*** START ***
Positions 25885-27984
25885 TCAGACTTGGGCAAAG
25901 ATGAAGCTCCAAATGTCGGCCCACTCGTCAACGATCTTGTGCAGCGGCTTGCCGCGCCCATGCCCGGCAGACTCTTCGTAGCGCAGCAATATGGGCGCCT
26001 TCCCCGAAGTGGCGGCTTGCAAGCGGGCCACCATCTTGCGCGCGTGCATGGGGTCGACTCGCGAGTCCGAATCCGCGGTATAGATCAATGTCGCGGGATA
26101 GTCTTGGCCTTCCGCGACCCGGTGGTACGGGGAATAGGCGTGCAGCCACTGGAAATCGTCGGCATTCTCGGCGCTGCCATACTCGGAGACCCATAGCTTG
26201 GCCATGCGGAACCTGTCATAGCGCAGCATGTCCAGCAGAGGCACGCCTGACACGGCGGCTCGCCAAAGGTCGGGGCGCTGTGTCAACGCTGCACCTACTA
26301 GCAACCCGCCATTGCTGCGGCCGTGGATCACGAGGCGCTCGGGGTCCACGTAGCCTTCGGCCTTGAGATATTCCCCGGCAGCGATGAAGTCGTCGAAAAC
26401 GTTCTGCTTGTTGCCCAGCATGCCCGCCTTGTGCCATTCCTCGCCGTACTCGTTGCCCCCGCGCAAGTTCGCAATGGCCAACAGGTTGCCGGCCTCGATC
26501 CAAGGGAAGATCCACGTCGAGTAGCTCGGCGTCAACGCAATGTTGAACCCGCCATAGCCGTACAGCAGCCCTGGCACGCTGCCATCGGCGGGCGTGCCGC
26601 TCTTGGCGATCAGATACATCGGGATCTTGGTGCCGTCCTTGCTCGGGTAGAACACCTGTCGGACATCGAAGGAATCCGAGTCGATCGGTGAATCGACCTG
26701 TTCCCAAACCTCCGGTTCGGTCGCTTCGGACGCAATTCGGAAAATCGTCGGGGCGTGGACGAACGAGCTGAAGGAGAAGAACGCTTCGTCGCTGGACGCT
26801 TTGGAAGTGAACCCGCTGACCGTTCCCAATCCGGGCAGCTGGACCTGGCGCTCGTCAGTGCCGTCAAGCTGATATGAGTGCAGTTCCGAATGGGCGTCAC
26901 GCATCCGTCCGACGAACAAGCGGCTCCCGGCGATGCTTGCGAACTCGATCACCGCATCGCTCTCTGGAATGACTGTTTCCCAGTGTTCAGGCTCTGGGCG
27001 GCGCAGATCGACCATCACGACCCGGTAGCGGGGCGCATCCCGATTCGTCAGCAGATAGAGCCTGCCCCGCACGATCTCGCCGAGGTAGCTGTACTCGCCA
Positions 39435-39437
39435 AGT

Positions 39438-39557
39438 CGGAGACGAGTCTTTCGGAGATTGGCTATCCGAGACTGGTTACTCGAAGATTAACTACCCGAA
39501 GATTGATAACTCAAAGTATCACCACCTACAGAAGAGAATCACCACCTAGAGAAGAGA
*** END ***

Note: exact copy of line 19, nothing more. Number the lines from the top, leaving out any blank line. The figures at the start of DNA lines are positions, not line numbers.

39501 GATTGATAACTCAAAGTATCACCACCTACAGAAGAGAATCACCACCTAGAGAAGAGA